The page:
Acer’s back at it again, with a new tablet - well, it’s more of a two-in-one, really. The latest transforming tablet/notebook setup from the Taiwanese developer is the Aspire Switch 10. As the name implies, it’s a ten inch tablet that can also be used as a netbook once the provided keyboard is snapped into place.
It could find some space in your life, but only if you’re looking in exactly the right place.
Model: Acer Aspire Switch 10
Continue Reading Below
Size and Weight: 10.3 (W) x 6.97 (D) x 0.35 (H) in. (tablet), 10.3 (W) x 7.57 (D) x 0.80 (H) in. (Tablet & Keyboard Dock), 5.71 oz.
Display: 10.1”, 1366x768 LED
Camera: 2MP front for video (1080P HD), no real camera
Platform: Windows 8.1
Performance: Intel® Atom™ Quad-Core Processor Z3745 1.33GHz, 2GB RAM, 2-Cell Li-Polymer battery (5910 mAh)
Memory: 32 or 64GB internal storage, expandable via microSD card to another 32GB
Connectivity: Wi-Fi, Bluetooth® 4.0
AESTHETICS & DESIGN
The silver and and black motif of the Aspire Switch 10 is reminiscent of the last Acer tablet we tested - the Iconia W4. This time though, the design looks pretty good. A bit chunky, maybe, but that gives it a tough character I suppose. The bezel around the display is thick, and also surrounding by the silver casing of the body - it looks a bit like an older laptop.
Normally this would be silly on a tablet, but considering the Aspire comes with a physical keyboard to transform into a miniature laptop, the aesthetic gets a reluctant pass.
There are two smart design choices on the face of the Aspire: front-facing speakers, useful in both tablet and laptop modes, and a capacitive Windows button. Unfortunately, as well-intentioned at the ideas were, the execution is a bit off.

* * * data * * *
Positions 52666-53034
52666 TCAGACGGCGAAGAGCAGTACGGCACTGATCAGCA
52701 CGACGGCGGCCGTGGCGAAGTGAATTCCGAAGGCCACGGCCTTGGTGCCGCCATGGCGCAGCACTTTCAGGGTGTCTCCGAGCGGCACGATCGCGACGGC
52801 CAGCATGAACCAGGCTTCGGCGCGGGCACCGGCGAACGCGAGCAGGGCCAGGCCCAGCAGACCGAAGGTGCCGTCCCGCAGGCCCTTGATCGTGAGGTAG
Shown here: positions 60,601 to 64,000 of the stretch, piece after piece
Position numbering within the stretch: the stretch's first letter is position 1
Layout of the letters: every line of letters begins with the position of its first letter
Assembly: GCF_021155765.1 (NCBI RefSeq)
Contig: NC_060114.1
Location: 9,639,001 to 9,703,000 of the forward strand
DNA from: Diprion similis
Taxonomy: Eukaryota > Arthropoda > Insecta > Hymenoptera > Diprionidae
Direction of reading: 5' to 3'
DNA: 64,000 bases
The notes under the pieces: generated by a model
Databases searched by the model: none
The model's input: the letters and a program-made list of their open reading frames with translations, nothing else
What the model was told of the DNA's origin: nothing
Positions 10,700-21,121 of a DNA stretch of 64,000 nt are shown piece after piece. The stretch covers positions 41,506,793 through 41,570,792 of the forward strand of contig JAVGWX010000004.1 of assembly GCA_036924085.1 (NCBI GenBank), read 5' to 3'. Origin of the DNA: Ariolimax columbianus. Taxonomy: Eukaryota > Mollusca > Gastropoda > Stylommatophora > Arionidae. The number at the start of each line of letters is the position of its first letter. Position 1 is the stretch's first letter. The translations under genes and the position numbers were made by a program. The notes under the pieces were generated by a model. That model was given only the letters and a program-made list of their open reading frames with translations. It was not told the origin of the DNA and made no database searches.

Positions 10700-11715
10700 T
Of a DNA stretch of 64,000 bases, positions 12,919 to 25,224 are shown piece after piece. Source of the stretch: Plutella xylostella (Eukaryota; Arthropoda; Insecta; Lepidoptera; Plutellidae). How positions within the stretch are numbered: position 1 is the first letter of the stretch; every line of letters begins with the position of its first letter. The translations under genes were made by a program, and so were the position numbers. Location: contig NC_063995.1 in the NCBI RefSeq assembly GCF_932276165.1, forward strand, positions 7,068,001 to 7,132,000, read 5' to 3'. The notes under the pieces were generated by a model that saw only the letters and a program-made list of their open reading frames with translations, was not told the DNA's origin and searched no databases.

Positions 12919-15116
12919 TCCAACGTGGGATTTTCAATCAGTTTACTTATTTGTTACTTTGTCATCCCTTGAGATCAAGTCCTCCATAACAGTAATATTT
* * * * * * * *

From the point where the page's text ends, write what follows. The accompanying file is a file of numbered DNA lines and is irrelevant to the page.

Let’s start with the Windows home button. I’m a proponent of those. But if it’s not precise, there’s no point in having any button, much less a touch activated one. Most times, I had to practically stab the button to get it to respond.
The speakers are equally disappointing. Sure, this isn’t a premium tablet. I’m not expecting theater-quality surround sound, but I could barely hear the audio while I was brushing my teeth. They’re just not loud enough to cut through normal room tone, even at full volume.
In laptop mode, the Aspire is imbalanced - if you don’t keep it bolt upright, it’ll fall over. It’s not so much an issue if you’ve got the conjoined package on a desk or a tablet, but if you’ve got it placed on your lap, the Aspire Switch 10 tends to fall over from its fulcrum point; the weight balance is extremely skewed towards the tablet, so the slightest standing angle variation will cause it to topple.
The good thing is that the Switch 10 can be - well, switched - into a few different positions If you flip the tablet around on the magnetic mount, you can prop the conjoined pieces up like a tent if you want to look fancy. Or you can use the keyboard as a base, using it to support the tablet’s weight backwards in much the same way the Lenovo Yoga tablet we tested did with its built in kickstand.
The screen’s 720p, which is okay, but in the ten inch tablet sector that’s not going to knock your socks off. It does a reasonably good job with color and it’s bright enough to use at night. The touch response is accurate, though it understandably lacks the precision of more expensive setups.
The Aspire Switch 10 comes with two gigs of RAM, and an 1.33 GHz Intel Atom processor. Pretty standard fare, and it’ll handle normal duties like streaming - and, as a laptop, word processing - just fine. But don’t mistake this for a machine capable of decent gaming. It just isn’t. It could barely handle a game of League of Legends, hovering around 15FPS when the action was light, and crawling at 7FPS when it was heavy.
Treat it as it was designed - a compact student machine - and it makes a lot more sense. The battery life is pretty decent, coming in around 7-9 hours on laptop duty if you don’t crank the brightness. It’d be useful to use as a note-taking machine and light-duty streaming device, especially if you don’t want to part with the cash for the more expensive Surface tablets or Yoga two in ones.
This 64 gig model is $429. At that price, it’s much cheaper than an ultraportable like a Mac Air, yet it still has a touch screen. If you look at it from a laptop point of view, it’s cheap enough to be a good value as a note-taking machine and double as a streaming device. Take it for what it is, and the Aspire 10 Switch is a decent value.